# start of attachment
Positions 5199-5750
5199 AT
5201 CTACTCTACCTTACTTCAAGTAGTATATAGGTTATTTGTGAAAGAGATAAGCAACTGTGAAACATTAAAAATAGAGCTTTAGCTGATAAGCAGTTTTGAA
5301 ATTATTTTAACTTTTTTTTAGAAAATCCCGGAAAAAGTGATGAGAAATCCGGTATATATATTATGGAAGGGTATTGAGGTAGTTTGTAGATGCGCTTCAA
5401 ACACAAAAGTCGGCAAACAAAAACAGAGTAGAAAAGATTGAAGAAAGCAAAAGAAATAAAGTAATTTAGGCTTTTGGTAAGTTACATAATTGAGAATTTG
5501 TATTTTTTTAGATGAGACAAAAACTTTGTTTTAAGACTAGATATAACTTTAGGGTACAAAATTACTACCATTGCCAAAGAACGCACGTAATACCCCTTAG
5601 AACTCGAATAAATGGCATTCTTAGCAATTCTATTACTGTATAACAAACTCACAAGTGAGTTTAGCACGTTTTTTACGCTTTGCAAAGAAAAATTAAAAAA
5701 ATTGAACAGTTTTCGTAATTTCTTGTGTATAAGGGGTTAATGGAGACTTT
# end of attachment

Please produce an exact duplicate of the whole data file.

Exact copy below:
Positions 5199-5750
5199 AT
5201 CTACTCTACCTTACTTCAAGTAGTATATAGGTTATTTGTGAAAGAGATAAGCAACTGTGAAACATTAAAAATAGAGCTTTAGCTGATAAGCAGTTTTGAA
5301 ATTATTTTAACTTTTTTTTAGAAAATCCCGGAAAAAGTGATGAGAAATCCGGTATATATATTATGGAAGGGTATTGAGGTAGTTTGTAGATGCGCTTCAA
5401 ACACAAAAGTCGGCAAACAAAAACAGAGTAGAAAAGATTGAAGAAAGCAAAAGAAATAAAGTAATTTAGGCTTTTGGTAAGTTACATAATTGAGAATTTG
5501 TATTTTTTTAGATGAGACAAAAACTTTGTTTTAAGACTAGATATAACTTTAGGGTACAAAATTACTACCATTGCCAAAGAACGCACGTAATACCCCTTAG
5601 AACTCGAATAAATGGCATTCTTAGCAATTCTATTACTGTATAACAAACTCACAAGTGAGTTTAGCACGTTTTTTACGCTTTGCAAAGAAAAATTAAAAAA
5701 ATTGAACAGTTTTCGTAATTTCTTGTGTATAAGGGGTTAATGGAGACTTT